X
Type in your search and press enter

EIG Dispatch | June 17, 2016

June 17, 2016

HIGHLIGHTS

  • U.S. Consular Posts Receive New Guidance on Nonimmigrant Visa Revocations for DUI Arrests
  • Temporary Closure of Select U.S. Consulates in MENA for the Eid al-Fitr Holiday
  • UPDATE: Australia Announces Changes to Subclass 457 Accredited Sponsorship Scheme
  • U.S. House Judiciary Committee Considers Visa Integrity and Security Act of 2016

U.S. Consular Posts Receive New Guidance on Nonimmigrant Visa Revocations for DUI Arrests

A new Foreign Affairs Manual provision recently authorized the revocation of a foreign national’s nonimmigrant visa in the U.S. for an arrest or conviction made within the past five years anywhere in the world “based on driving under the influence (DUI)”. The Department of State may not revoke a visa on the suspicion of ineligibility. The revocation must be based on an arrest or a conviction that took place after the visa was issued or that took place prior to the visa issuance but was not considered during the application process. Visas will not be revoked if the DUI arrest or conviction was addressed within the nonimmigrant visa application. Foreign nationals whose visas are revoked need not leave the U.S. prior to their status expiration date; however, the visa must be surrendered to the Consulate upon foreign travel. Consular officers will provide notice to foreign nationals who are subject to visa revocation. A revocation does not preclude a foreign national from reapplying for a new visa.

If you are in the U.S. in a nonimmigrant status and have been arrested or convicted for a DUI in the past five years, which was not disclosed on your nonimmigrant visa application, please contact EIG for additional guidance.


Temporary Closure of Select U.S. Consulates in MENA for the Eid al-Fitr Holiday

U.S. Consulates will close offices and delay processing of applications in the Middle East, North Africa, and parts of Asia for the Eid al-Fitr Muslim holiday. Offices will close for approximately 3 – 10 days, depending on the country. Foreign nationals applying for visas in the relevant countries should expect a delay in processing. Time-sensitive applications should be submitted before July 4th. The following consulates have already set their holiday schedules: Brunei, Bangladesh, Indonesia, Malaysia, Pakistan, Saudi Arabia, Singapore, Sri Lanka, Turkey and United Arab Emirates. Please check each individual consulate’s website for specific closures.


UPDATE: Australia Announces Changes to Subclass 457 Accredited Sponsorship Scheme

As an update to a previous article, the Australian Department of Immigration and Border Protection has announced additional changes to the Subclass 457 Accredited Sponsorship Scheme that will take effect on July 1, 2016. Under these changes, in order to be considered an Accredited Sponsor, employers will need to demonstrate that they have been active sponsors for at least three years, with a break of no more than six months in the past three years, and with no adverse information in connection with the company. Employers must also demonstrate that at least 75% of their workforce is comprised of Australian nationals. In addition, companies may only sponsor a maximum of 10 primary 457 visa holders within a 24 month period, which is a significant restriction compared to the previous rule where an employer could sponsor up to 30 principal 457 visa holders within a 12 month period.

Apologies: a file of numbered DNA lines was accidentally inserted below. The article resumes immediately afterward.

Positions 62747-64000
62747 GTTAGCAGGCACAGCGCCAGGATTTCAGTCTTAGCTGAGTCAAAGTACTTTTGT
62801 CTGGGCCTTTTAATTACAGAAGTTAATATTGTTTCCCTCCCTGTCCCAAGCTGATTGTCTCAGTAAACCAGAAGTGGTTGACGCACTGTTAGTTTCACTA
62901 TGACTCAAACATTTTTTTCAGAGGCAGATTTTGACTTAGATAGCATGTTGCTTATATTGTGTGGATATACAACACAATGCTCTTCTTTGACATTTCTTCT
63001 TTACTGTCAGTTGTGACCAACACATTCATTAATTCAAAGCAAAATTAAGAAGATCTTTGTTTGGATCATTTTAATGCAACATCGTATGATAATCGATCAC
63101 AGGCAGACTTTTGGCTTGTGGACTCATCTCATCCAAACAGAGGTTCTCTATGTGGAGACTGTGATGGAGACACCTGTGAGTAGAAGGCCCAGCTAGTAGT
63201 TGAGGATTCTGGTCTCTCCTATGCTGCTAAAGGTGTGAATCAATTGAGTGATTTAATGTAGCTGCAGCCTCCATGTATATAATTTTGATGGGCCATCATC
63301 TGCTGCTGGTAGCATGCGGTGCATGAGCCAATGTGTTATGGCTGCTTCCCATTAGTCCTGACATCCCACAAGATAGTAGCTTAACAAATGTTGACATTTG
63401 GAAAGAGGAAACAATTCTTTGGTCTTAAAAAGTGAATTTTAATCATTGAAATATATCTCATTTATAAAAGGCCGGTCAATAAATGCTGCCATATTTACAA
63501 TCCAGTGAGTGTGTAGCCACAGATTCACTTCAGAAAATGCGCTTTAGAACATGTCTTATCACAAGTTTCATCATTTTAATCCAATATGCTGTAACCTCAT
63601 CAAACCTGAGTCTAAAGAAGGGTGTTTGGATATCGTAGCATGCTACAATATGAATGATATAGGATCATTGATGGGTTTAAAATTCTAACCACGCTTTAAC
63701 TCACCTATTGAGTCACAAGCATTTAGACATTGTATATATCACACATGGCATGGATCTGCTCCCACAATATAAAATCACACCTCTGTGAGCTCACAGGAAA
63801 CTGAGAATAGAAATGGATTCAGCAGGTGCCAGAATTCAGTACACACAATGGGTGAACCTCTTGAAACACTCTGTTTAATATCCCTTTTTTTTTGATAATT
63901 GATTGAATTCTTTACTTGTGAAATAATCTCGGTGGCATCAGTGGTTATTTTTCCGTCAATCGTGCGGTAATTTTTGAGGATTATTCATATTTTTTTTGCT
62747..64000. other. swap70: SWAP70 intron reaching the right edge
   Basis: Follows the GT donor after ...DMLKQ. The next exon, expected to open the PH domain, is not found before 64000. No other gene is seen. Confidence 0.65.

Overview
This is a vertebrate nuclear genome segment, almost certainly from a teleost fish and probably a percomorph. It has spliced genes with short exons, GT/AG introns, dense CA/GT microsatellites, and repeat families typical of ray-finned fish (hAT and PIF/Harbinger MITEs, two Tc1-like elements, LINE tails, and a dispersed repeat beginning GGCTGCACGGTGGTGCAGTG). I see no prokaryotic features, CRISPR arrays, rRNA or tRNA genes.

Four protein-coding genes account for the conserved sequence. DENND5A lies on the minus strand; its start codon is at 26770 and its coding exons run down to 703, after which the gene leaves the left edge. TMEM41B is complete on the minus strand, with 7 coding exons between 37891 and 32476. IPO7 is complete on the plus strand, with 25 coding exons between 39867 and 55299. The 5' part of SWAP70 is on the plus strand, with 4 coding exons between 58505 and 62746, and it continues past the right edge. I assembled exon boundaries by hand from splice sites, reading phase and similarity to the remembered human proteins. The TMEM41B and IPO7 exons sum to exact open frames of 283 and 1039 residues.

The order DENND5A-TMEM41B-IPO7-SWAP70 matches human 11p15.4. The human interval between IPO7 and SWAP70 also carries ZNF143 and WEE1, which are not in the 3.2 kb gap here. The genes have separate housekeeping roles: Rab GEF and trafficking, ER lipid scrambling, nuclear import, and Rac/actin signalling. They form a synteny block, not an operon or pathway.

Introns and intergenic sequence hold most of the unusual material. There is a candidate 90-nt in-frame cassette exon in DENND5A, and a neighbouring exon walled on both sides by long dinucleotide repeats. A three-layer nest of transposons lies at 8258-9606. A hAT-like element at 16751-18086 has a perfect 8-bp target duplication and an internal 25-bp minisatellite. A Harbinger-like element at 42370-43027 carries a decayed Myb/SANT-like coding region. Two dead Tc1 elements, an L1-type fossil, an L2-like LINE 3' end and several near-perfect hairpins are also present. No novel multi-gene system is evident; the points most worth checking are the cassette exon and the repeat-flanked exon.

Further, eligibility criteria for 457 visa applicants will include a written contract that meets the National Employment Standards and 457 visa holders must be paid pursuant to the Enterprise Agreement or internal structure that meets current market salary rates. EIG will continue to share updates with regard to these changes as they become available.


U.S. House Judiciary Committee Considers Visa Integrity and Security Act of 2016

On May 12, 2016, the Visa Integrity and Security Act of 2016 was brought before the House Judiciary Committee for consideration. The proposed Act’s objective is to strengthen security procedures for the processing of both immigrant and nonimmigrant visas. Some proposed procedures include:

  • Mandatory background checks for all petitioners or applicants, and their dependents, to determine whether 1) an individual poses a “national security threat” or is otherwise ineligible for a visa, or 2) admission to the U.S. Background checks should include searches on social media sites and public access information about the individual. Additionally, nationals of Iran, Iraq, Libya, Somalia, Syria, Sudan, Yemen or any other country deemed “appropriate” by the Department of Homeland Security will be required to undergo a completed security advisory opinion prior to the issuance of a visa or admittance into the U.S., unless the national is exempt.
  • Requiring DNA testing for petitions and applications based upon a biological relationship.
  • Use of “advanced analytics” software to identify immigration fraud and potential national security threats. DHS will be required to conduct a benefit fraud assessment by FY 2021 for certain visas, such as VAWA self-petitioners, K visas, and U visas.
  • Changing the burden of proof for the petitioner or applicant seeking a visa or any other document required for entry into the U.S. The current standard of “to the satisfaction of the consular officer,” would be changed to “clear and convincing” evidence, which is a higher burden of proof.